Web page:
8 key questions on Singapore's planned vaccine roll-out

The Health Sciences Authority and the expert committee on Covid-19 vaccination have concluded the Pfizer-BioNTech vaccine is effective and safe.
The Health Sciences Authority and the expert committee on Covid-19 vaccination have concluded the Pfizer-BioNTech vaccine is effective and safe.PHOTO: REUTERS

SINGAPORE - Monday's press conference by the multi-ministry task force on Covid-19 saw a range of questions asked on Singapore's planned vaccination roll-out. Clara Chong reports on some of the highlights.

Q: Why is the vaccination programme voluntary and not mandatory? How does the Government hope to encourage greater public acceptance of vaccination apart from getting it free?

A: Very few vaccinations are made mandatory, because the Government wants to respect people's choices, Health Minister Gan Kim Yong said. But the task force hopes to encourage everyone to be vaccinated since the Health Sciences Authority (HSA) and the expert committee on Covid-19 vaccination have concluded the Pfizer-BioNTech vaccine is effective and safe.

The task force expects all Singaporeans will be able to get a Covid-19 vaccination before the end of 2021.

However, the Government will not force anyone to accept the vaccine, which is still new. The task force is still learning more about the disease as well as the vaccine, such as how effective it is, and what its side effects are. Long-term data is still being gathered, and as the task force studies the vaccine profile and its side effects, it is prudent for it to make recommendations, but not insist that every Singaporean take it up.

Singaporeans may also have a variety of different medical conditions that may require the task force to specifically match certain types of vaccines to those to ensure that safety is upheld, Mr Gan said.

To provide more information for people to make an informed choice, the task force will continue to engage them to clarify the status of vaccines, their benefits, and the possible experiences people may have as they come forward to be vaccinated.

"And we hope that this part of the education process will allow all of us then to make an informed decision and have confidence that vaccines are effective and safe," Mr Gan said.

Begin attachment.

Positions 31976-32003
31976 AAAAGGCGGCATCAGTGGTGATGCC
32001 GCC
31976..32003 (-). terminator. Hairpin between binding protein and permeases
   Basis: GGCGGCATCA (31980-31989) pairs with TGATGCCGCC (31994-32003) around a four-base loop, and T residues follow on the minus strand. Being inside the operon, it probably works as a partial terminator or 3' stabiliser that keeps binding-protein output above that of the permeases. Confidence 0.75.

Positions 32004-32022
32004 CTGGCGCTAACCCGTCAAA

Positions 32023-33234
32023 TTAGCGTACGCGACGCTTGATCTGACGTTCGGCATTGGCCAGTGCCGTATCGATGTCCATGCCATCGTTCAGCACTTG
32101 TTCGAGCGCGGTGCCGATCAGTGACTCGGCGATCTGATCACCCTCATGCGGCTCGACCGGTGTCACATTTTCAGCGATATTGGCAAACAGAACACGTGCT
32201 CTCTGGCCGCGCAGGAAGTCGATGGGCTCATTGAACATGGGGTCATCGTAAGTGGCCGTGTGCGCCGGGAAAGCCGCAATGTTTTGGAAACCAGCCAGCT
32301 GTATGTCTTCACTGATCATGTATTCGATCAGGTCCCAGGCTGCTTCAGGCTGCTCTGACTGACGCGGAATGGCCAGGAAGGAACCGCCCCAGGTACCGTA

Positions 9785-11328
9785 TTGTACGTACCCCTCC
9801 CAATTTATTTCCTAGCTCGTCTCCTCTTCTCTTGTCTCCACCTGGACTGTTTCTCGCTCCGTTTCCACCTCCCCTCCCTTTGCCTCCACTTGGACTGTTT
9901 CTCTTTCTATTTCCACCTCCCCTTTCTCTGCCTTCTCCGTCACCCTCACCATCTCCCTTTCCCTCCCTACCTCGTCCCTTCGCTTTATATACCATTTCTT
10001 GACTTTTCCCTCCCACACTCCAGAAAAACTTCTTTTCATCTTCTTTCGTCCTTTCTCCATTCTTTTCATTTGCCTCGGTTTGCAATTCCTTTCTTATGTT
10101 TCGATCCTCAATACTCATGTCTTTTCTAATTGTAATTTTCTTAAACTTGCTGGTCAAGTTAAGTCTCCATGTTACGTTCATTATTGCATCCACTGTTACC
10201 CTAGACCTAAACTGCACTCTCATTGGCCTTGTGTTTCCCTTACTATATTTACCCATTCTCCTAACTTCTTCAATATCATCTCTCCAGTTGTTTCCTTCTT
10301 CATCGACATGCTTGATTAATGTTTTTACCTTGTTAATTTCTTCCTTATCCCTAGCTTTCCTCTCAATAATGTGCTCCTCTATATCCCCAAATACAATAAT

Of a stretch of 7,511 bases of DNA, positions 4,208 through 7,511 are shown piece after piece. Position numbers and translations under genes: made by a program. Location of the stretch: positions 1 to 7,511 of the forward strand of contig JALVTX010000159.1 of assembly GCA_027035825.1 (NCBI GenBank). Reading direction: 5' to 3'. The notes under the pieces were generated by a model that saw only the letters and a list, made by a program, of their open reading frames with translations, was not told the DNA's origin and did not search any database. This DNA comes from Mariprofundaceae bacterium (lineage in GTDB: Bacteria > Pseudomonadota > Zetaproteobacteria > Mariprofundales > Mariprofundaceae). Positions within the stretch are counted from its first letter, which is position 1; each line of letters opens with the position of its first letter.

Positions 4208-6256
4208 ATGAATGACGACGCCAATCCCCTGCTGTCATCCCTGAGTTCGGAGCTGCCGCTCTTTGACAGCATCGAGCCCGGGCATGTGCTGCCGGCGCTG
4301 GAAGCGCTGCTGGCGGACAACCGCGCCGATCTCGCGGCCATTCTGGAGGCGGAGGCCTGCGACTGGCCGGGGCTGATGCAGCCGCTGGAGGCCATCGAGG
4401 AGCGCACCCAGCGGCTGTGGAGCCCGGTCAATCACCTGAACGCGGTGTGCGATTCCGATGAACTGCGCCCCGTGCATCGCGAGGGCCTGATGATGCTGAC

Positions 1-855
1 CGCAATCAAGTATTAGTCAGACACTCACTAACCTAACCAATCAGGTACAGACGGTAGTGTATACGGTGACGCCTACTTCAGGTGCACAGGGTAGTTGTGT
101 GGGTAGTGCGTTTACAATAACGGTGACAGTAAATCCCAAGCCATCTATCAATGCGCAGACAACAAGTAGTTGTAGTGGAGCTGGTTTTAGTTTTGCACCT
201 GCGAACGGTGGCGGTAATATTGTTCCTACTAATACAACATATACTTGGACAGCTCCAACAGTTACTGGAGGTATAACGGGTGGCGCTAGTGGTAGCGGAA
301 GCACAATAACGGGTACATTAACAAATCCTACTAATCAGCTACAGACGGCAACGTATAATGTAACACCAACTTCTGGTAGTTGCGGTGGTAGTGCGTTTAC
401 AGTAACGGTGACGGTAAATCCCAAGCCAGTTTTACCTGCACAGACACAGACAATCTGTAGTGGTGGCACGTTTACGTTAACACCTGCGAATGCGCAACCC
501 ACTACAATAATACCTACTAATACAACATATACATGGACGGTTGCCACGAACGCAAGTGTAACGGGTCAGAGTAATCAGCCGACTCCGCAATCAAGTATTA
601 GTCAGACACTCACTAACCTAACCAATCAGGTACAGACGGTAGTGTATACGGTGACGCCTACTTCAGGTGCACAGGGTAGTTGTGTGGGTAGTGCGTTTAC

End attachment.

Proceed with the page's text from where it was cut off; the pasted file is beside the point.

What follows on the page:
Q: What happens if the take-up rate of vaccination is low? Is there a target take-up rate?

A: There is no specific target at the moment. The target is as high a take-up rate as possible, Mr Gan said. The Government will attempt to reach out to all eligible Singaporeans and local residents to encourage them to be vaccinated, and will enhance public education and outreach to encourage as many to sign up as possible.

Q: How will long-term pass holders be encouraged to get the jab?

A: Access will be very convenient, said Second Minister for Manpower Tan See Leng.

To make it so, the Government will enlist the help of medical centres and healthcare providers serving dormitories, medical centres located in some recreational centres, as well as community medical clinics that provide screening and testing to migrant workers.

Vaccinations will be offered to all migrant workers in a phased approach that will be made known in the coming weeks. The calibrated approach will also consider the needs of the larger population and the community.

Q: Will everyone get the Pfizer vaccine? Or will some people get the Sinovac vaccine from China with which Singapore also signed advance purchase agreements ? How do you decide who gets which one?

A: Currently, the HSA has authorised the use of only the Pfizer-BioNTech vaccine. When more vaccines are authorised, they will be used.

Some vaccines may have certain limitations or criteria, and the task force will have to assess them individually to determine which is more suitable for which segment of the population, Mr Gan said.